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Government Gazette

Electricity for all to promote sustainable development - Power Minister

The Power and Energy Ministry is to provide electricity and meet the demand of the energy services with an affordable, reliable, diverse, safe and environmentally acceptable choice for the people of Sri Lanka. Such services are to be provided in the most economically and socially efficient manner, thereby promoting sustainable economic development for the social well-being of the country, Power Minister Mahindananda Aluthgamage explained his views

Question: What is the continuous power supply in the basic foundation of sustainable development?

Answer: Energy plays the main role in the country's efforts towards its development. In order to make the development process a success, a continuous energy supply should be ensured. It is the most important factor in the designing of a development process.

At present any country uses fuels and electricity to meet its energy requirements. As every country is moving fast on its way to development, energy consumption too increases day by day. This situation results in the emergence of a competitive environment in the field of energy.


Norochcholai Coal Power Plant under construction. Picture by Sudath Silva

Fuel is used in two forms namely timber fuel and fossil fuel in today's society. The reason for the rapid decrease in timber consumption is that timber is replaced by other efficient and reliable energy sources. Deforestation which is on the increase has enforced restriction for the use of timber.

The use of fossils too would become problematic in the future. According to the estimates if fuel consumption goes in the present manner for another 40 years all the oil deposits would dwindle and unless new oil deposits are discovered the whole world would face a serious crisis.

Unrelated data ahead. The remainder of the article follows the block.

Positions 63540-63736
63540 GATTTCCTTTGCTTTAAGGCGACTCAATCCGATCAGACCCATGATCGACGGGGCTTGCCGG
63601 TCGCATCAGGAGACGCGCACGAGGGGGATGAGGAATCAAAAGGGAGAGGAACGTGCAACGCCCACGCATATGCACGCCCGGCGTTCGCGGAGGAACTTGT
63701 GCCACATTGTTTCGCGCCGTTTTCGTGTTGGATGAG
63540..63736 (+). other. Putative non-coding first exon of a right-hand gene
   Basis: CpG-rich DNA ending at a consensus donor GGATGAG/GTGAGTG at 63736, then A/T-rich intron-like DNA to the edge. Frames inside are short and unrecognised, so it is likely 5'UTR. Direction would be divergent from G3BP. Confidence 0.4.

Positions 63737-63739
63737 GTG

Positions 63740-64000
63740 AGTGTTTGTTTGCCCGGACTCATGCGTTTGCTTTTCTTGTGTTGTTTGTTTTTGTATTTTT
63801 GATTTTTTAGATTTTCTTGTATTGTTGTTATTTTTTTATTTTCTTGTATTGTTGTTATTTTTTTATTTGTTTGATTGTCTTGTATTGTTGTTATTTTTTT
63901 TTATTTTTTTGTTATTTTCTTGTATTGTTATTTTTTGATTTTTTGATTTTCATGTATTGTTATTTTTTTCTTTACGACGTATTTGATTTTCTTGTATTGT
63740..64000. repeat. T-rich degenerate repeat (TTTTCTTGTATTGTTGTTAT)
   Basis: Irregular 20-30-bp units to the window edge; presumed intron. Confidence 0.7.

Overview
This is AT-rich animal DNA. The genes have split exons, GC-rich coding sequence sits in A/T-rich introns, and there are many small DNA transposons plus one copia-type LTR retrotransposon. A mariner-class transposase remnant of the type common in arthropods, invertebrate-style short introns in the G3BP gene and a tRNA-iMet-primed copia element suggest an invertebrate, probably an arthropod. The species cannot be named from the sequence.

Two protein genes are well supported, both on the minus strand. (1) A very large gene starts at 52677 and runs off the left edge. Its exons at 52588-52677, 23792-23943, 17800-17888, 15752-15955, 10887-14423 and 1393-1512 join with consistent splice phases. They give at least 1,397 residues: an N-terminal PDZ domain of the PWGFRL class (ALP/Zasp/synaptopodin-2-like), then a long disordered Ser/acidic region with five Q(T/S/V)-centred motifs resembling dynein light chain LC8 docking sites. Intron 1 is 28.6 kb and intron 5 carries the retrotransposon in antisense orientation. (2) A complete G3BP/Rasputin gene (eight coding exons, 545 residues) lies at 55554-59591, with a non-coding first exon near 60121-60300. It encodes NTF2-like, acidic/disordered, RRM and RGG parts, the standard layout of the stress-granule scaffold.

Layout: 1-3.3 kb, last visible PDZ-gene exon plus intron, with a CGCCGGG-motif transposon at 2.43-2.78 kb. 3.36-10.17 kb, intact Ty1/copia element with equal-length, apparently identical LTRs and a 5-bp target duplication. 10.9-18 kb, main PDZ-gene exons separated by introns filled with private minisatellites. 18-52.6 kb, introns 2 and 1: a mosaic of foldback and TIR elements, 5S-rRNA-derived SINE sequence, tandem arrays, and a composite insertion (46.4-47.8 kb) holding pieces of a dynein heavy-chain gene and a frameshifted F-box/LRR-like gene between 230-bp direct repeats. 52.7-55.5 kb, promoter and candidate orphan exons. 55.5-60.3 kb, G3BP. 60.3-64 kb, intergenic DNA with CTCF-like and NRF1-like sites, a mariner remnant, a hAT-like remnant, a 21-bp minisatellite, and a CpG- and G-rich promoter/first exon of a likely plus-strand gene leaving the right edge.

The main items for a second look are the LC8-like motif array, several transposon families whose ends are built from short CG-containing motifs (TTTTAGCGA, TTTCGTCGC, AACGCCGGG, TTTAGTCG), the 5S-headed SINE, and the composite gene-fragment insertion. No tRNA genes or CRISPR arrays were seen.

The most efficient way of energy consumption is to convert it to electricity. The use of water as a source of electricity generation is very effective but the quantity of water usable for this purpose is very low due to human activities. So, alternative methods have to be used.

Although petroleum products are used very often, it will not be profitable any further with today's high fuel prices. The use of coal is very popular due to the estimation that coal deposits would not run out for another 250 years and its low prices in comparison to petroleum prices. Although the use of natural gas for electricity generation is environmentally friendly, when compared with the cost of gas importing countries, it is profitable to use coal for electricity generation applying the right conditions.

Countries with a higher level of electricity consumption use unclear power for electricity generation. Although it is profitable it would bring very dangerous results even for a small mistake. Establishment of petroleum powerhouses and the use of fuel for passenger transport have become the main reasons for the increase of fuel prices. Therefore, we have to concentrate on renewable methods, which are more profitable and practical. A coal-fired power plant is one such popular method.

The construction of the first coal-fired power plant at Norochcholai in order to overcome the economic crisis is in progress. For this, the Government is formulating plans to carry out the process of obtaining firewood for electricity generation known as dendra power using gliricidia or wetamara, which has been identified as a small-scale source of energy. It is a commendable effort to save at least a part of foreign exchange.

The use of energy in an efficient manner is also as equally important as the method of energy generation.

As citizens of Sri Lanka it is the responsibility of all of us to explore the means of economical energy consumption. We would be able to save a considerable amount of foreign exchange by identifying the areas where energy is wasted and take prompt remedies. For instance, it has been grossly estimated that energy wastage in the field of transportation itself is 20 percent.

If we create a well-planned road system to minimize the traffic congestion and maintain and efficient railway system, we would be able to save vast amounts of money.

It is the responsibility and duty of all of us to save energy and now is the time to open our eyes with a broad mind towards the designs formulated in the energy industry.

Question: What is the hydropower generation capacity?